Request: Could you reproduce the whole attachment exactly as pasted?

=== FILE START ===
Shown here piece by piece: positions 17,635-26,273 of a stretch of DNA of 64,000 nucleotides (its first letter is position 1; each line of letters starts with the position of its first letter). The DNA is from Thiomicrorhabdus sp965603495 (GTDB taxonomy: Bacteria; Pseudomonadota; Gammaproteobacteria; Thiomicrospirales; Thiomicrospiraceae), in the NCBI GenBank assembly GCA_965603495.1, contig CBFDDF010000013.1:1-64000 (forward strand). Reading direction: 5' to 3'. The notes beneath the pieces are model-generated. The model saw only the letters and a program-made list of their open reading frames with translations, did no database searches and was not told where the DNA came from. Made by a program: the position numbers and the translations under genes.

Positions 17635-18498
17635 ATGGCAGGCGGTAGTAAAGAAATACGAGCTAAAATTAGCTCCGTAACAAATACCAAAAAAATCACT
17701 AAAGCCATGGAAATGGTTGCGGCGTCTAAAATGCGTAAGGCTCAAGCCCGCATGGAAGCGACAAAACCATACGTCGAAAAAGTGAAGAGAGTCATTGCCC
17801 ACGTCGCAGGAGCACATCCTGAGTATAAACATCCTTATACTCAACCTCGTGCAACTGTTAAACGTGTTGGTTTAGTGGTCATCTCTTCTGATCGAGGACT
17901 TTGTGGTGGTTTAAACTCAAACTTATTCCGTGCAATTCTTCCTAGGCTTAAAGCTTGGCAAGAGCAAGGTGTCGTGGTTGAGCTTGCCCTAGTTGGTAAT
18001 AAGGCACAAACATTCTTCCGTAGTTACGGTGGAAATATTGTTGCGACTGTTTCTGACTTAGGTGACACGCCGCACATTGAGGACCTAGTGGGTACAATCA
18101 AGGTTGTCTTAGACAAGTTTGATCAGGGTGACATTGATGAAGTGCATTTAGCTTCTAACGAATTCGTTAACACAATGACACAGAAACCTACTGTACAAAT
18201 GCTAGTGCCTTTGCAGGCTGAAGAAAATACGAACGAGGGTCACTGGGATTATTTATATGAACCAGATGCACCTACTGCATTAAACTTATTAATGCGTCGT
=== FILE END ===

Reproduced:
Shown here piece by piece: positions 17,635-26,273 of a stretch of DNA of 64,000 nucleotides (its first letter is position 1; each line of letters starts with the position of its first letter). The DNA is from Thiomicrorhabdus sp965603495 (GTDB taxonomy: Bacteria; Pseudomonadota; Gammaproteobacteria; Thiomicrospirales; Thiomicrospiraceae), in the NCBI GenBank assembly GCA_965603495.1, contig CBFDDF010000013.1:1-64000 (forward strand). Reading direction: 5' to 3'. The notes beneath the pieces are model-generated. The model saw only the letters and a program-made list of their open reading frames with translations, did no database searches and was not told where the DNA came from. Made by a program: the position numbers and the translations under genes.

Positions 17635-18498
17635 ATGGCAGGCGGTAGTAAAGAAATACGAGCTAAAATTAGCTCCGTAACAAATACCAAAAAAATCACT
17701 AAAGCCATGGAAATGGTTGCGGCGTCTAAAATGCGTAAGGCTCAAGCCCGCATGGAAGCGACAAAACCATACGTCGAAAAAGTGAAGAGAGTCATTGCCC
17801 ACGTCGCAGGAGCACATCCTGAGTATAAACATCCTTATACTCAACCTCGTGCAACTGTTAAACGTGTTGGTTTAGTGGTCATCTCTTCTGATCGAGGACT
17901 TTGTGGTGGTTTAAACTCAAACTTATTCCGTGCAATTCTTCCTAGGCTTAAAGCTTGGCAAGAGCAAGGTGTCGTGGTTGAGCTTGCCCTAGTTGGTAAT
18001 AAGGCACAAACATTCTTCCGTAGTTACGGTGGAAATATTGTTGCGACTGTTTCTGACTTAGGTGACACGCCGCACATTGAGGACCTAGTGGGTACAATCA
18101 AGGTTGTCTTAGACAAGTTTGATCAGGGTGACATTGATGAAGTGCATTTAGCTTCTAACGAATTCGTTAACACAATGACACAGAAACCTACTGTACAAAT
18201 GCTAGTGCCTTTGCAGGCTGAAGAAAATACGAACGAGGGTCACTGGGATTATTTATATGAACCAGATGCACCTACTGCATTAAACTTATTAATGCGTCGT